This is retesting. You are fixing a specific problem from a failed test case.

Scenario 2 – New Login Functionality

Summary: Your company has updated their web application with new login security measures to ensure safety after a potential breach. You are called in to test the login process and ensure that the existing functionality is still intact after the update. You run the test and find everything to be in working order across multiple browsers and devices. Is this retesting or regression testing?


This is regression testing. An update has been introduced and now you must confirm that it has not caused any regressions in the login process.

Were you able to identify both types of testing correctly? Although you might need to remind yourself of some of the details, the differences between retesting and regression testing are fairly simple to understand.

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Managing Test Cases with Ghost Inspector

Ghost Inspector helps developers and QA teams manage both retesting and regression testing more efficiently. Here’s how Ghost Inspector can be implemented for both testing scenarios:

Regression Testing: Ghost Inspector can be used to simplify regression testing by allowing testers to design automated test scripts to simulate user interactions with a website or web app. These tests can be saved and run repeatedly with automation to help prevent any regression bugs from causing problems.

Retesting: Although the retesting process cannot be automated, Ghost Inspector assists with the retesting process by giving testers the ability to record and save test cases that cover the specific features or areas of an application that need to be retested. These tests can be replayed as needed, saving tester teams time spent on manual test processes and ensuring that previously fixed issues remain resolved.

Ghost Inspector offers numerous features that support regression testing and retesting, including:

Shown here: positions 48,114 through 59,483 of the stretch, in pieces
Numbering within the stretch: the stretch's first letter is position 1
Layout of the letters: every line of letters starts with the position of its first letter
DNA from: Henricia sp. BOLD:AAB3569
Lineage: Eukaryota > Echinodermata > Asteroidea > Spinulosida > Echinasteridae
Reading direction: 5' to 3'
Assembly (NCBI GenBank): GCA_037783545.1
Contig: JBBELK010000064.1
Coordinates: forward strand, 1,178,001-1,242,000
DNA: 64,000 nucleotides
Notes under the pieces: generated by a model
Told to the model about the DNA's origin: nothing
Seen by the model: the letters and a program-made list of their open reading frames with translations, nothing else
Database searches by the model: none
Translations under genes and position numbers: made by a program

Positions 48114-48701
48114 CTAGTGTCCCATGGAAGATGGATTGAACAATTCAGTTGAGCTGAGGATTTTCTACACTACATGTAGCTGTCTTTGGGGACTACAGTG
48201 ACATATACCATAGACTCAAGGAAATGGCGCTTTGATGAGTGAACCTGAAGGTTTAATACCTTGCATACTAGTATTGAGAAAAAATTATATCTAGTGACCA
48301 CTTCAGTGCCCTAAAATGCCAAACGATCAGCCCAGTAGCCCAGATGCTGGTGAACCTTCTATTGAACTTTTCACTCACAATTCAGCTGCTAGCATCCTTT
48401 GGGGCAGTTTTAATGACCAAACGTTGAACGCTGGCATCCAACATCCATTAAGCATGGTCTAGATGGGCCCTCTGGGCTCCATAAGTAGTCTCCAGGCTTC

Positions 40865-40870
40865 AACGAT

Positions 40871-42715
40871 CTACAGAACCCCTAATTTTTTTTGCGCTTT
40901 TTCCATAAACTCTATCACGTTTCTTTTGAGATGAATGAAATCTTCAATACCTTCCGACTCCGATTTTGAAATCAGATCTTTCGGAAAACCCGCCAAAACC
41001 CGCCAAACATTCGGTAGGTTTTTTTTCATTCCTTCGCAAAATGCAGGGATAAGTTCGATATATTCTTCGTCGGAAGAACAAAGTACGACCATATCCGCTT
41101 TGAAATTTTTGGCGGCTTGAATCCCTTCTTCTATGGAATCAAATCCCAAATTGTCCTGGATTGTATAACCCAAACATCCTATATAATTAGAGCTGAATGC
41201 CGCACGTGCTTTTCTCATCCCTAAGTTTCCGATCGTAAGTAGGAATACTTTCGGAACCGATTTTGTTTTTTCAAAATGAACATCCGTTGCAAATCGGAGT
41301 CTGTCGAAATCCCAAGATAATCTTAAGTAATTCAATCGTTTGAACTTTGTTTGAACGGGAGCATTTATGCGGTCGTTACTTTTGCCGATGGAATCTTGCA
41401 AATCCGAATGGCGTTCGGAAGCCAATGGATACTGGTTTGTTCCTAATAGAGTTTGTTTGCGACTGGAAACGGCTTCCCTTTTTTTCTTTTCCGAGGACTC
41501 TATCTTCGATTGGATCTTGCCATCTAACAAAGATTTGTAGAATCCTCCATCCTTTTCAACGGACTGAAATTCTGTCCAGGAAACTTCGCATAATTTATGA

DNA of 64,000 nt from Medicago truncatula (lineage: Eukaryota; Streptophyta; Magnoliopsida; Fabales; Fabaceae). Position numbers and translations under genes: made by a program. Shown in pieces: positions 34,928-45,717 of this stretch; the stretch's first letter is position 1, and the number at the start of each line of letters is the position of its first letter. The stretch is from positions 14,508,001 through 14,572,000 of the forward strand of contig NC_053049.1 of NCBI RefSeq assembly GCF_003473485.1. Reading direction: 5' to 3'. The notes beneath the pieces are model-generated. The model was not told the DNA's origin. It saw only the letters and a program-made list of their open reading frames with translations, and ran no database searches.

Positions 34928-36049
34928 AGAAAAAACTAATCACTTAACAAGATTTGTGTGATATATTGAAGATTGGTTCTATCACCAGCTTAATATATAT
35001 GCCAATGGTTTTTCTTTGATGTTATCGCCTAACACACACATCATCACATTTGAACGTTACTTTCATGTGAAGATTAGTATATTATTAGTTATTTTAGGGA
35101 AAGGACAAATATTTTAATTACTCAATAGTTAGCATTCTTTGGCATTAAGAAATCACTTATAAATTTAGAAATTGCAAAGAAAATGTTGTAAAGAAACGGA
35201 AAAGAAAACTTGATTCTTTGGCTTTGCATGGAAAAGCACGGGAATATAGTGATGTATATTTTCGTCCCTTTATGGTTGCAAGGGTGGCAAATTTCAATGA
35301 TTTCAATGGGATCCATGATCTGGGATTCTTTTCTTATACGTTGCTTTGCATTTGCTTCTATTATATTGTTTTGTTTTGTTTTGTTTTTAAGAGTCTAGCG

• Test Recording
    With Ghost Inspector, you can easily record your interactions as user flows within your website or web application. The test recorder allows you to save these flows as test cases that you can replay later during retesting or regression testing. Plus, you can easily make updates to these tests with our codeless test editor
  • Test Scheduling
    Ghost Inspector allows you to schedule regression tests to run automatically on specific days, times, or intervals, so you can test continuously and keep tabs on the functionality of your application at all times.
  • Results Tracking
    Ghost Inspector records and stores the test results from every test run, including screenshots and detailed logs. This feature helps software tester teams to quickly find and troubleshoot problems that come up during retest and regression test cases.
  • Integrations
    Ghost Inspector integrates with numerous build and deployment and project management tools, including Github, Azure DevOPS, Jira, and Slack. Not only do these integrations allow testing teams to easily track and address problems that come up during retest and regression tests, but they also help streamline the testing process further, making it easy to automate regression testing as much as possible.


Both regression testing and retesting are essential parts of the developer testing arsenal. A proper understanding of the difference between these two types of testing is essential for every budding software tester. Now that you have a stronger comprehension of retesting vs regression testing, you’re ready to move on to the next challenge. And for those interested in streamlining their operations when it comes to both retesting and regression testing, Ghost Inspector is an ideal addition to your team testing tools. Because it offers features for both novice and expert testers, Ghost Inspector democratizes the testing process, making it easy for your entire team to run high-quality tests, even those with no coding experience.

If you’re interested in learning more about Ghost Inspector, you can sign up for a free trial or head here to schedule a free demo with a member of our team.

Streamline your regression testing process with
Ghost Inspector

Our 14 day free trial gives you and your team full access. Create tests in minutes. No credit card required.